First lines: Stardust

One Wednesday night last October, I had some free time on my hands. ‘Twas the night before my holiday in the south of France, and I didn’t feel like sitting at home. So I went to the cinema to see Stardust. As with most movies I really like, the reviews were lukewarm at best, and it didn’t do too well in the theaters.

There’s this rule I’ve made up some years ago: I cannot see a movie based on a book by Stephen King before I’ve read that book. For Neil Gaiman, I have no such rule. I just started reading my first book by him—in fact, I had it with me for during the ads and waiting—and I heard good things about the movie. The movie, and later on, the rest of Smoke & Mirrors, peaked my interest in the book.

Fast forward to some months ago, when I was in a comic shop, picking up the new episode of The Dark Tower comic. Browsing through the section for graphic novels and hardcover collections, I happened on the Gaiman section, and an illustrated version of Stardust. (Soon after placing Stardust on my mental to-read list, I found out that the book was first published as a four part graphic novel illustrated by Charles Vess. It was surprisingly hard to find an illustrated version in The Netherlands, until I actually looked at the other merchandise in a shop I regulary visit.)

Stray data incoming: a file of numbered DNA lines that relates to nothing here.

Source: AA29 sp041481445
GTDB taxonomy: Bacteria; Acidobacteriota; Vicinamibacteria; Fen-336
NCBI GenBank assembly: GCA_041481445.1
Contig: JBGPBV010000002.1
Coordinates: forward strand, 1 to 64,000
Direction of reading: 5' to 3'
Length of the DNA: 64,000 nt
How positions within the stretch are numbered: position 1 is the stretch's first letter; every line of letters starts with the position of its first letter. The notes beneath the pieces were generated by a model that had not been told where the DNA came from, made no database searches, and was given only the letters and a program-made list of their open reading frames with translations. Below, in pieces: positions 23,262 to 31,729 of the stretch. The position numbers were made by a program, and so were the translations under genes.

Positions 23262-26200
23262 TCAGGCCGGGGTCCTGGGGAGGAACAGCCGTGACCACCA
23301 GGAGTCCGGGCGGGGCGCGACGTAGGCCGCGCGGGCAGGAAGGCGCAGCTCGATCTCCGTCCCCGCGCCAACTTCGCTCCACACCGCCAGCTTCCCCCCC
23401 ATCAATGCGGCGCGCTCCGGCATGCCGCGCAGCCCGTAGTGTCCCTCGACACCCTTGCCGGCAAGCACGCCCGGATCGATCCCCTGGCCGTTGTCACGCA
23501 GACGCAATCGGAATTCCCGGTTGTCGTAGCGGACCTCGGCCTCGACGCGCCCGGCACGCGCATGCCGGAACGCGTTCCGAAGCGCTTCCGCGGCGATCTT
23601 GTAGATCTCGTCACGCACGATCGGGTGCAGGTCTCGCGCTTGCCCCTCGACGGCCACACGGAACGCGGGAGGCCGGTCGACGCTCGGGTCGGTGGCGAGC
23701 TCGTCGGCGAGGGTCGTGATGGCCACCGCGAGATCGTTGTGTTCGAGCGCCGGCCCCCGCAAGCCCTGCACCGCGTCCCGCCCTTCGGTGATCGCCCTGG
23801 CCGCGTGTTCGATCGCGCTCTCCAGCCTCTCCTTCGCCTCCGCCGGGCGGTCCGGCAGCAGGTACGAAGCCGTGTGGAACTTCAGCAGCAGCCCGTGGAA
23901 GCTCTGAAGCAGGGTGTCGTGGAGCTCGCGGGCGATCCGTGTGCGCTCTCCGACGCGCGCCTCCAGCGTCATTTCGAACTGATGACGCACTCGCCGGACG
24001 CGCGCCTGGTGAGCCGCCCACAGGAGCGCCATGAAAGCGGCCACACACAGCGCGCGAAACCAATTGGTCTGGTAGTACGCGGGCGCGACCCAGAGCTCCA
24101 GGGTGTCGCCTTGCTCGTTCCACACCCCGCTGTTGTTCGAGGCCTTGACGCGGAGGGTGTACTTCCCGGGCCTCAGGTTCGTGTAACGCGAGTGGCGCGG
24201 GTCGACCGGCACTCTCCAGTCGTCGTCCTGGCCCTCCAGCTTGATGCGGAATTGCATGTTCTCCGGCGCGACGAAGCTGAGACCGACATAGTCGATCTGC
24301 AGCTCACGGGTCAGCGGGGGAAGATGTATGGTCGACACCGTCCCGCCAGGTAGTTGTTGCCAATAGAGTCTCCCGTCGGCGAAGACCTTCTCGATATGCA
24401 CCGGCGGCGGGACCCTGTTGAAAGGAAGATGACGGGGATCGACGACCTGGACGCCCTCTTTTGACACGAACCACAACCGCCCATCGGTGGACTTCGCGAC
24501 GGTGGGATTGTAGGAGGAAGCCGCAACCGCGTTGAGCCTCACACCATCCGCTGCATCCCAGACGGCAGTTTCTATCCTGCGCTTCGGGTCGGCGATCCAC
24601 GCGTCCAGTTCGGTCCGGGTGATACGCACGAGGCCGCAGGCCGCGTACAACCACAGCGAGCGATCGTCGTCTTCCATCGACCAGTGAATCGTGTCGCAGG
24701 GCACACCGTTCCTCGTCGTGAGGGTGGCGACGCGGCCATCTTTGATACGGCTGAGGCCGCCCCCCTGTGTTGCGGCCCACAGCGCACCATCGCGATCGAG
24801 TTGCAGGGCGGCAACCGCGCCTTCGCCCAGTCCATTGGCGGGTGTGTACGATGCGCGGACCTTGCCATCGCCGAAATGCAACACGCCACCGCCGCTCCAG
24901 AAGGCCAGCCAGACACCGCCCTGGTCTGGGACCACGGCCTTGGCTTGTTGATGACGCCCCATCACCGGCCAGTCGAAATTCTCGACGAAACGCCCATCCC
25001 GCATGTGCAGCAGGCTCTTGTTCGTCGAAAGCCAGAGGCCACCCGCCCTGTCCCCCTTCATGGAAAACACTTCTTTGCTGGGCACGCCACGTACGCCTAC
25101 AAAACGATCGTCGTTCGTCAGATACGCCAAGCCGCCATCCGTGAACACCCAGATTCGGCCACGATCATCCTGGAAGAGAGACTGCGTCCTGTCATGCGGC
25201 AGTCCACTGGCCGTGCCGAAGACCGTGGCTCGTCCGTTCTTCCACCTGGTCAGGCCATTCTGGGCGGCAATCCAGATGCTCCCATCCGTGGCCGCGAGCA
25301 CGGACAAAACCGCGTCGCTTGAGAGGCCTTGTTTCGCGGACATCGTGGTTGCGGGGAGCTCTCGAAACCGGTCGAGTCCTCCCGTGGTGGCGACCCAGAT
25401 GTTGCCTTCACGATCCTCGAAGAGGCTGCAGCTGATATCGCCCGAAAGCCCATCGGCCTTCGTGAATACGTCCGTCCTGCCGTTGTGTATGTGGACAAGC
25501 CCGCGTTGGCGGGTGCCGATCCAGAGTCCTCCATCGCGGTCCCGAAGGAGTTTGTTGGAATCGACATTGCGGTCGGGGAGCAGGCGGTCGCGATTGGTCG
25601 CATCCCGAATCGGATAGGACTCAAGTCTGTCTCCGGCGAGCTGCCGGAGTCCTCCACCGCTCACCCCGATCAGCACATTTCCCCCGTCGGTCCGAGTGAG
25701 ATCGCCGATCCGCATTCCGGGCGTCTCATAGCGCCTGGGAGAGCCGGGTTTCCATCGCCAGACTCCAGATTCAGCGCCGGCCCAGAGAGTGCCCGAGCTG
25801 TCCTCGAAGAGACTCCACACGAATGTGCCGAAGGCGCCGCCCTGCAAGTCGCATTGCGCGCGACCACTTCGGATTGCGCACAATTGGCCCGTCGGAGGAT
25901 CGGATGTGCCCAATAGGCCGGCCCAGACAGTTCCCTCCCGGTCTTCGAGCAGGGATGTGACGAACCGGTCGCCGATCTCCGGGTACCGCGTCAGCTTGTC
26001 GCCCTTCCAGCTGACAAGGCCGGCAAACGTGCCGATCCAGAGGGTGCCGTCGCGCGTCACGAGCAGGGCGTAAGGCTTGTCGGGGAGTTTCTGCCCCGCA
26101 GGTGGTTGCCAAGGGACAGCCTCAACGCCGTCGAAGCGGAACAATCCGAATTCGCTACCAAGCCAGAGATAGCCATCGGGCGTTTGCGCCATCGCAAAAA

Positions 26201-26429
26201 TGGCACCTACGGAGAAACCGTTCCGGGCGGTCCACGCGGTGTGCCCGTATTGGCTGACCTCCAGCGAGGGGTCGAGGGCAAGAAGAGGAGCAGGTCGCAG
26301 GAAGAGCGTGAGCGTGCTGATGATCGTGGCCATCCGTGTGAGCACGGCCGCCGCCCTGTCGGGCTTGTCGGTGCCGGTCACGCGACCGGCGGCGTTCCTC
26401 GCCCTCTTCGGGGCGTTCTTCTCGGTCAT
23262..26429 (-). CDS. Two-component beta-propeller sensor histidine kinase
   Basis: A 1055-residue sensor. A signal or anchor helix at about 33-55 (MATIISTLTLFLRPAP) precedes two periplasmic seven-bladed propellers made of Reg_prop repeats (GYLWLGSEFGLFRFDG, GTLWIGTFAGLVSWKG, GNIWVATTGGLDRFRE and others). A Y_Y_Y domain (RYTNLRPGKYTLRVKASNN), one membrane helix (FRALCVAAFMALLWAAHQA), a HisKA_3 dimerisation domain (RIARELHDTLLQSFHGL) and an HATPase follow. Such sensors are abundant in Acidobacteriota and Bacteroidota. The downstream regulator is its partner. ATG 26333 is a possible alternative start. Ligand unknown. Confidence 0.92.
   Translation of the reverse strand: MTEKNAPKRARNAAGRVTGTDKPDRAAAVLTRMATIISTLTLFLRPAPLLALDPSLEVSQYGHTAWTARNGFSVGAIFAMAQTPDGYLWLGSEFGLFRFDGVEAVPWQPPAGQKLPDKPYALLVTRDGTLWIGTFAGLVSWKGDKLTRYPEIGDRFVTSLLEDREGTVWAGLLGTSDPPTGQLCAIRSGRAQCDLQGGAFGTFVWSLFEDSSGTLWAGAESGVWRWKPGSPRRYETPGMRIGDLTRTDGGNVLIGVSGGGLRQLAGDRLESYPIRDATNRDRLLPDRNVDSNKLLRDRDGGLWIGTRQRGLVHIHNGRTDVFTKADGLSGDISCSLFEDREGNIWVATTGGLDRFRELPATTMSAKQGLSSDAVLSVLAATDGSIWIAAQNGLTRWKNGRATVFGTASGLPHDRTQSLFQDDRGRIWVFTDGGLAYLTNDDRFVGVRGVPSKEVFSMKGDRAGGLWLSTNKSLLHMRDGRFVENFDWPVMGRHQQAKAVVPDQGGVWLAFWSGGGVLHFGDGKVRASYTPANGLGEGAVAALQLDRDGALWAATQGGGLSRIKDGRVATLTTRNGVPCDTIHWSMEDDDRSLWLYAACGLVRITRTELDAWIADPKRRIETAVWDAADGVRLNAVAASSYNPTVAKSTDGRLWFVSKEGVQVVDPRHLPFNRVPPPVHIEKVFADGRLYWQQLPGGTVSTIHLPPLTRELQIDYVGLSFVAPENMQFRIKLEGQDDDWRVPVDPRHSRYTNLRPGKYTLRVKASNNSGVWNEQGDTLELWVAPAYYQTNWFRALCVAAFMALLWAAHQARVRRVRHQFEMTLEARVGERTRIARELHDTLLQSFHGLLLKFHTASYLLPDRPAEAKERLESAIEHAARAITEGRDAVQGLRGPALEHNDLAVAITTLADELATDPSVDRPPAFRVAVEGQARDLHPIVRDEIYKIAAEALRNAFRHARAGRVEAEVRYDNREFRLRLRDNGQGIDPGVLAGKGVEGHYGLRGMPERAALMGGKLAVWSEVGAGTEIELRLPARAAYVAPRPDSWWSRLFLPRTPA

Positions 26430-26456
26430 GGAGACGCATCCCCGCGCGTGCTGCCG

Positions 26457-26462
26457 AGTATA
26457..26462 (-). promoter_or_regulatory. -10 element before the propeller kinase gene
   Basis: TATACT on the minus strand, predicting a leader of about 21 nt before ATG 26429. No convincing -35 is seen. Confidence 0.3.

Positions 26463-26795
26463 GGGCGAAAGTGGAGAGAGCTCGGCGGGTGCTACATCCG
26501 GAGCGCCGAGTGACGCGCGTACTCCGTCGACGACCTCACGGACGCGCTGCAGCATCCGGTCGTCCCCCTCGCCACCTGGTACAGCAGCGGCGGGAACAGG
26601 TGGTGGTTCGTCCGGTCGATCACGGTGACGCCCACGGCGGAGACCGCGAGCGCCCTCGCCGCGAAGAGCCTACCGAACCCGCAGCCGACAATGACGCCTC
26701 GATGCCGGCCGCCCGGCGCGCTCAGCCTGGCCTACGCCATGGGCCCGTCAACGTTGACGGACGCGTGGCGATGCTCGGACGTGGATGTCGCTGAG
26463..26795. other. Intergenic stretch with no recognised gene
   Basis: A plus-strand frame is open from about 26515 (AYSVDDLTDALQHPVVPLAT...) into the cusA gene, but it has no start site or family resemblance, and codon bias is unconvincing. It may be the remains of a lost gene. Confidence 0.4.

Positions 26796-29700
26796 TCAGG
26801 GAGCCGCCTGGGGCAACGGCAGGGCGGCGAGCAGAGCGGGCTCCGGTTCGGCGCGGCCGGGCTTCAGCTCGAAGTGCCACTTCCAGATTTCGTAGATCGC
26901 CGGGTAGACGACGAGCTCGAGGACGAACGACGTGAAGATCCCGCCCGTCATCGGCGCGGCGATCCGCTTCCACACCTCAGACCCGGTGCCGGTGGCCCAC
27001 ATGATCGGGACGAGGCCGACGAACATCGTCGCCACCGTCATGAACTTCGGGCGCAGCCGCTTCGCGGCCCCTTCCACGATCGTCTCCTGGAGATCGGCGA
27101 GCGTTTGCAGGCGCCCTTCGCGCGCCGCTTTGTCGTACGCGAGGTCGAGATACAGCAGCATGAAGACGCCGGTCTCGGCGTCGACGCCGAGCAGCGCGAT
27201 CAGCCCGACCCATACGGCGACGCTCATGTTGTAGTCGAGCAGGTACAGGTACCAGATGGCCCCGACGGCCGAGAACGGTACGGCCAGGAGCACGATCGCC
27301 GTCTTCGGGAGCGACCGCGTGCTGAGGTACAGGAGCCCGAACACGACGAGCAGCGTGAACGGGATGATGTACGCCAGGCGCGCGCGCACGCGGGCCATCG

While the book and movie are quite alike, they’re quite different as well. Gaiman allowed the screenwriters quite some liberties, as he did not want people to go the theater expecting to see a film which was completely loyal to the book and failed. As a result, you got the same story about a boy who travels into Færie to find a fallen star for his beloved and what happens to him on his way back, but they seem too take two completely different ways home.

In the end, I think I like the book more than the movie, but I’m just like that. Recommended. Both.

Book read
Neil Gaiman — Stardust, Being a Romance within the Realms of Færie
First line
There was once a young man who wished to gain his Heart’s Desire